South Florida

South American with ties to Hezbollah tried to ship cocaine to U.S. — Now he’s in prison

Paraguayan Ali Issa Chamas, who U.S. authorities say has ties to the Middle Eastern terrorist group Hezbollah, was convicted in September of a drug-trafficking conspiracy in Miami federal court.
Paraguayan Ali Issa Chamas, who U.S. authorities say has ties to the Middle Eastern terrorist group Hezbollah, was convicted in September of a drug-trafficking conspiracy in Miami federal court. Courtesy of Fuente Latina

A South American man with ties to a Middle Eastern terrorist group was sentenced to 3 1/2 years in prison in Miami federal court on Wednesday after pleading guilty to conspiring to export cocaine to the United States.

Ali Issa Chamas, a Paraguayan of Lebanese descent who is close to a network of relatives linked to Hezbollah, admitted he tried to send a “test” load of three kilos of cocaine to a dealer in Houston as he expanded his drug-trafficking business beyond Europe and the Middle East. In his guilty plea in September, he admitted receiving $5,000 from the Houston contact, “Kuku,” for the planned drug deal last year.

U.S. District Judge Kathleen Williams considered a sentencing range of three to four years on Chamas’ distribution conspiracy offense before deciding on his punishment. Although he was not charged with providing support to the U.S.-designated terrorist group, prosecutors argued that the judge should consider his admissions that he distributed cocaine to help finance Hezbollah.

Chamas, extradited this year, has lived for the past decade in Paraguay, which along with Brazil and Argentina form what’s known as the Tri-Border area. U.S. authorities say it’s a hub for a variety of illicit enterprises such as drug trafficking and money laundering that have long operated as fundraising fronts for the Hezbollah. Iran has been suspected of backing Hezbollah’s terrorist activities in the Middle East.

In court papers, Chamas’ defense attorney insisted he “is not a member of Hezbollah,” a radical Muslim group based in Beirut that was labeled a terrorist organization by Congress after a series of killings and bombings of Israelis and other Western targets, including the deadly 1983 assault on U.S. Marines in Lebanon.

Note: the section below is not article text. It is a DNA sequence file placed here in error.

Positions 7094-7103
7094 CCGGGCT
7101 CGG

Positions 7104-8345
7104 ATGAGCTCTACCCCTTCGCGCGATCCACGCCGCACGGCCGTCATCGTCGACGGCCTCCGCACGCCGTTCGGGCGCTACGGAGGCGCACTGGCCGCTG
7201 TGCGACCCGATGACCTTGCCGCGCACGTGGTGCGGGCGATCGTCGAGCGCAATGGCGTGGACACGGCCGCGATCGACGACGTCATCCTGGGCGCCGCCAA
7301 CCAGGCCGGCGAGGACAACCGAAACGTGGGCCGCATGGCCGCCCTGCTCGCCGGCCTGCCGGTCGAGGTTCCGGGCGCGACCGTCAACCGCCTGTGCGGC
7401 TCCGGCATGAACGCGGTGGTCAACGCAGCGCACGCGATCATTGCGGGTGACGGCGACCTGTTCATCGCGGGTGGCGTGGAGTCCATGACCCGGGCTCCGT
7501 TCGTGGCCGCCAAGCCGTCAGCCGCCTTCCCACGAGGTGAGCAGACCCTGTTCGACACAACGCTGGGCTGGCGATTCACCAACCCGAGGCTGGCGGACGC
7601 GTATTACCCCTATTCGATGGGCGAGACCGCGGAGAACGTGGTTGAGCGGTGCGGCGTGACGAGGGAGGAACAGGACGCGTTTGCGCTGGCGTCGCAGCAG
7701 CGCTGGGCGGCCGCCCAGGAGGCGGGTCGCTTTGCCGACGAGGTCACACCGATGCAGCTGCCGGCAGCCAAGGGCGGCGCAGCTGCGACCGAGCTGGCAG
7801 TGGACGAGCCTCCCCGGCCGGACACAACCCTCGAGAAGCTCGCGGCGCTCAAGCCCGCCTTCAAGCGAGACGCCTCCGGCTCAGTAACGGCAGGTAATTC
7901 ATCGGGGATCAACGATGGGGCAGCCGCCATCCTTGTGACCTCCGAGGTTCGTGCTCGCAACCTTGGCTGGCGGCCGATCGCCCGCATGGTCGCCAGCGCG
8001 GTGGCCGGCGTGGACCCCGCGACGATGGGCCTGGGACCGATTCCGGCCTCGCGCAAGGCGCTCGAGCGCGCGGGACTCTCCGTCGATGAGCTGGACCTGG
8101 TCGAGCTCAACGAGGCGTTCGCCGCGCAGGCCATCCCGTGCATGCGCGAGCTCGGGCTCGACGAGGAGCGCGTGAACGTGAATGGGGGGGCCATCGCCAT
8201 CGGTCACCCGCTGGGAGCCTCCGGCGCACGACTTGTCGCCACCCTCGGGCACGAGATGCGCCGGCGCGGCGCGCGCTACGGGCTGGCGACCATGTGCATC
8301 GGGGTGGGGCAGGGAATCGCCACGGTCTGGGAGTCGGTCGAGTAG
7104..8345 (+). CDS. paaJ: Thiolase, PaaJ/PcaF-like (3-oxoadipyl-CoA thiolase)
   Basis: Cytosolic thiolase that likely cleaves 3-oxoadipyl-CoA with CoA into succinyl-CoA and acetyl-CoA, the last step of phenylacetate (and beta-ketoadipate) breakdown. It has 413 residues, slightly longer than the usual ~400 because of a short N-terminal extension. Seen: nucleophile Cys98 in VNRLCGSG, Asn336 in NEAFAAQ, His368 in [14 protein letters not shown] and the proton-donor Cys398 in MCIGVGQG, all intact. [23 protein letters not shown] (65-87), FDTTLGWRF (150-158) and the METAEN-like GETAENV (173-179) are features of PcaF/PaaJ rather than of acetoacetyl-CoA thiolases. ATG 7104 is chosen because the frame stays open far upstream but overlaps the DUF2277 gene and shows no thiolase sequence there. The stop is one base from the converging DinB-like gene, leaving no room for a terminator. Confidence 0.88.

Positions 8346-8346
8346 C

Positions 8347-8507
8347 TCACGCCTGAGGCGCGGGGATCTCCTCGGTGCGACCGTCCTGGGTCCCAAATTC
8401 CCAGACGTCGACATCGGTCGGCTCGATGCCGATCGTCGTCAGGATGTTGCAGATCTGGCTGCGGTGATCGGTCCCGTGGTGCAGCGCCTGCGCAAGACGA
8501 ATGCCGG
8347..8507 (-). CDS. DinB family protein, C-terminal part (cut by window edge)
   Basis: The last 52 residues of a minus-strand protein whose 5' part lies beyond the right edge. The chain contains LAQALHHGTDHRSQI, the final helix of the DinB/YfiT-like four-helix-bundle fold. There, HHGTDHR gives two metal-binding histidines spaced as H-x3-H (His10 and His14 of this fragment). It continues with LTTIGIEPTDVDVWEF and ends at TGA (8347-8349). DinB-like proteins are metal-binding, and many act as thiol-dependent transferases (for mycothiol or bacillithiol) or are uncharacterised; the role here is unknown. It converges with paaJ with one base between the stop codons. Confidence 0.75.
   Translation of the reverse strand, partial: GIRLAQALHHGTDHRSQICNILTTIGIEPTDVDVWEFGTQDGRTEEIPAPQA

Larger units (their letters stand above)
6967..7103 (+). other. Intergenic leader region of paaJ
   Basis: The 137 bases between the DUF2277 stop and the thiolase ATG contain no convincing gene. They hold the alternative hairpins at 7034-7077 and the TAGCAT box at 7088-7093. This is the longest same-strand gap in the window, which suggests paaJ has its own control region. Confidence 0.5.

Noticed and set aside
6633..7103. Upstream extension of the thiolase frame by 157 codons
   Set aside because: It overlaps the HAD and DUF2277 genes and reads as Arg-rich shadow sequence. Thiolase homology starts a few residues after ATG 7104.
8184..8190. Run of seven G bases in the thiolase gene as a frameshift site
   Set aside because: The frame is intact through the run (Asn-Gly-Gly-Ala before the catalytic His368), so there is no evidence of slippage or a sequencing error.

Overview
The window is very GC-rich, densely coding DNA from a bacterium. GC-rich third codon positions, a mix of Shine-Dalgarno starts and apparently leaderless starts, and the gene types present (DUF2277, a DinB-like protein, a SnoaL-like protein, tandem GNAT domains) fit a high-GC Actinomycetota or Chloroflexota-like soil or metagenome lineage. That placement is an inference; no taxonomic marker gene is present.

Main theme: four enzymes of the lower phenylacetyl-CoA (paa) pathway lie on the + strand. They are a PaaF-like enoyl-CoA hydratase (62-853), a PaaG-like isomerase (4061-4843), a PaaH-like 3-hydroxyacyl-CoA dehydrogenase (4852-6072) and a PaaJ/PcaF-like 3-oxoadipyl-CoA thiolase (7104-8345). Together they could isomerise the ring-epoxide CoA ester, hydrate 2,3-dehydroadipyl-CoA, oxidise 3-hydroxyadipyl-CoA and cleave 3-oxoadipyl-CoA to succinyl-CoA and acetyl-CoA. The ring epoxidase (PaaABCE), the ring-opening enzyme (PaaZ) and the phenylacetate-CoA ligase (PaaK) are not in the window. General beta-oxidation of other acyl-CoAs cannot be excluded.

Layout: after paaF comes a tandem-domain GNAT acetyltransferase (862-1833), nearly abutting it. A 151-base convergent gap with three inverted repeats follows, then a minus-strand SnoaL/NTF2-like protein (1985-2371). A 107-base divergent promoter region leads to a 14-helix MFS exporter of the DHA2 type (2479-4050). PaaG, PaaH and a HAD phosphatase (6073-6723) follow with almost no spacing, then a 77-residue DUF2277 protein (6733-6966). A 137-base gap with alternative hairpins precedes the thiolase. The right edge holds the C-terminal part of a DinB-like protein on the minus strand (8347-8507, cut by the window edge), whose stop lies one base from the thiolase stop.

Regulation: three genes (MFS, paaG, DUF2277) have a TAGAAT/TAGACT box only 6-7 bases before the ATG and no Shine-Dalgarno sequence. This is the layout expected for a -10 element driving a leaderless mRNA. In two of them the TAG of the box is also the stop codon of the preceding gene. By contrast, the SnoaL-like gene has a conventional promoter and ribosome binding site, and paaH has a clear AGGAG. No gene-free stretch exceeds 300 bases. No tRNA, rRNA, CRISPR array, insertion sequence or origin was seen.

“While he may have extended family in Lebanon with various political affiliations, his immediate family members, including his father, mother, brothers and sisters, are not members of Hezbollah,” assistant federal public defender Bunmi Lomax wrote in a court filing. “In fact, Mr. Chamas, who was born into a Muslim family, married a Christian woman in a church.”

But U.S. authorities depicted Chamas as a sinister trafficker who dealt drugs to support Hezbollah, citing in a court filing his own statements to federal investigators.

After his arrest in August 2016 in Paraguay while trying to send a 39-kilo shipment of cocaine to Turkey, Chamas told U.S. agents there that he was a “global facilitator for Lebanese drug traffickers” and that “some of his family members were Hezbollah and that the Chamas clan was powerful and allied with Hezbollah,” federal prosecutor Aimee Jimenez said in the court filing this month.

She said the defendant admitted to participating in a 31-kilo delivery of cocaine that was seized at Beirut’s international airport in April 2016 and that the profits were going to Hezbollah.

Jimenez said the U.S. attorney’s office was not seeking to enhance Chamas’ sentence based on his alleged assistance to the terrorist group, but she argued that his admissions to Drug Enforcement Administration agents should be considered as part of his punishment.

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